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WJC

Major General
Judge Adv. Genl.
Thread Medic
Answered the Call for Reinforcements
Joined
Aug 16, 2015
02disunion-images-slide-DT3A-blog427.jpg



Those of you on Facebook may have seen this recirculating (special thanks to our FB friend MJ for sharing it). It was a first for me, and I figured I'd post it here for anyone who missed it.

By Sarah Handley-Cousins

"At this year’s sesquicentennial of the battle of Gettysburg, thousands of visitors will wander the battlefields, contemplating the terrible and magnificent events of those three days. Many will make their way to one of the most compelling spots on the battlefield, the rocky tor called Little Round Top, where they will ponder, discuss, and probably argue about the deeds of one of the battle’s most famous participants, Col. Joshua Lawrence Chamberlain of the 20th Maine.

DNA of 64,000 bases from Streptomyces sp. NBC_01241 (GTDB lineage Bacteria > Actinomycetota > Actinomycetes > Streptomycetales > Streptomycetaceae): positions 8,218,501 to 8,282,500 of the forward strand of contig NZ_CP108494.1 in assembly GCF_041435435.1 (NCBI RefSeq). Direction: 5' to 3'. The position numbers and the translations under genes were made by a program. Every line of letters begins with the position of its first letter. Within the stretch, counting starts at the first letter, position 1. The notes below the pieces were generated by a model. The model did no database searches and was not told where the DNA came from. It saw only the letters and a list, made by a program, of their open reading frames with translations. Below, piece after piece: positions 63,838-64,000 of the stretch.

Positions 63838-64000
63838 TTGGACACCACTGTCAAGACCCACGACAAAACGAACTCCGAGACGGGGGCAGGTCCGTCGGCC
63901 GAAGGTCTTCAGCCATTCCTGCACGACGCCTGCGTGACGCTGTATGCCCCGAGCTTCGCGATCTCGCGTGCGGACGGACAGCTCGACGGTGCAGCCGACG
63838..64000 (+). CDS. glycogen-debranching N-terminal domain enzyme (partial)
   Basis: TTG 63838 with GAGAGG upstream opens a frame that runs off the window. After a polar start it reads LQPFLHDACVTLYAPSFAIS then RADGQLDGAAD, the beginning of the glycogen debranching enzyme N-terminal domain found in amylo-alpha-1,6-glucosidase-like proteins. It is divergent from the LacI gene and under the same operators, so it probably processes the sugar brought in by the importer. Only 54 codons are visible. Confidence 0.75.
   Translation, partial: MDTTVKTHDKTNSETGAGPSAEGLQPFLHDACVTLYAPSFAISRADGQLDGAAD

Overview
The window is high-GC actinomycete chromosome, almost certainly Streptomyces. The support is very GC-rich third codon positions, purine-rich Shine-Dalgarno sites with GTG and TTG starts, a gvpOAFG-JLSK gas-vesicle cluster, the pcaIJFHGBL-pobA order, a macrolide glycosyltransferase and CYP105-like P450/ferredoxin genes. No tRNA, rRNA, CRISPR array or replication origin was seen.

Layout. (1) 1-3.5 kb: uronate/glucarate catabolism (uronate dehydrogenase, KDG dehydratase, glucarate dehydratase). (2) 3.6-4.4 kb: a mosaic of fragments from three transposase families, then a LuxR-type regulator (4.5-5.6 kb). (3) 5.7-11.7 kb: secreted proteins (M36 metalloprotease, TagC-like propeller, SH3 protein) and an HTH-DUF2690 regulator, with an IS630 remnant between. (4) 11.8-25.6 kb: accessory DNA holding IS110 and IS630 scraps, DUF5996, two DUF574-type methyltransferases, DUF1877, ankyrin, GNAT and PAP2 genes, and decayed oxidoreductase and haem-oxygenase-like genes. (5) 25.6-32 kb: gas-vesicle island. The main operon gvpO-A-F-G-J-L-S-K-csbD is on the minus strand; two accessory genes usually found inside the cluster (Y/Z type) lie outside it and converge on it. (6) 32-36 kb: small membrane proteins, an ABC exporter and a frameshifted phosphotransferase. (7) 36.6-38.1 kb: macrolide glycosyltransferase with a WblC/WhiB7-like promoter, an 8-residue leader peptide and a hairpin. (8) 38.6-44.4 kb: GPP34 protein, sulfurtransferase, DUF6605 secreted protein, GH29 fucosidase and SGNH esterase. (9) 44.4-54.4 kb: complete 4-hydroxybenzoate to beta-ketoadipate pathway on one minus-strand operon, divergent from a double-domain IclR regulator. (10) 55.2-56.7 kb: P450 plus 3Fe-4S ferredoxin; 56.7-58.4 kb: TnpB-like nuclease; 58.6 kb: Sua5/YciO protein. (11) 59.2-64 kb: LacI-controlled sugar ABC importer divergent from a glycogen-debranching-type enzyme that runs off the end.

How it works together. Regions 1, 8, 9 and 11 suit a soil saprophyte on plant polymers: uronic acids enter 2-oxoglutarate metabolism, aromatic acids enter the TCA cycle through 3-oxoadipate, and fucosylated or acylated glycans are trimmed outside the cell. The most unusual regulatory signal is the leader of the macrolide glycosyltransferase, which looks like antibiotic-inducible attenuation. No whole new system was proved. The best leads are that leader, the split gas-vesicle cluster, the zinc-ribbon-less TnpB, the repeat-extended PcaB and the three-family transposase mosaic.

On July 2, 1863, Chamberlain, who had been a professor at Bowdoin College in Brunswick, Me., before the war, cemented his place in history by playing a crucial role in the defense of Little Round Top, protecting the Union line’s vulnerable left flank. After being prominently featured in Michael Shaara’s book “The Killer Angels” and its film adaptation, “Gettysburg,” Chamberlain is one of the most popular figures of the Civil War era. Visitors to Gettysburg this July won’t be able to make it down the street without seeing Chamberlain’s face on signs, T-shirts and key chains.

For most of those visitors, Chamberlain’s story begins and ends with his actions at Gettysburg. In reality, it was far more complicated – and much less glorious."


The rest here: The Wounded Lion of the Union . (Ugh. Technical difficulties with the darn link. Please stand by...)

Try this:

https://opinionator.blogs.nytimes.com/2013/07/05/the-wounded-lion-of-the-union/

* Click "continue to nytimes.com"

The last paragraph deserves quoting as well:

"Almost 20 years after the ball slammed through him, Chamberlain searched out the spot where he fell on the field at Petersburg. Bullets still littered the ground. As he gathered a few, Chamberlain asked “what it was all for, & what would come of it.” Undoubtedly many other disabled veterans wondered just the same thing."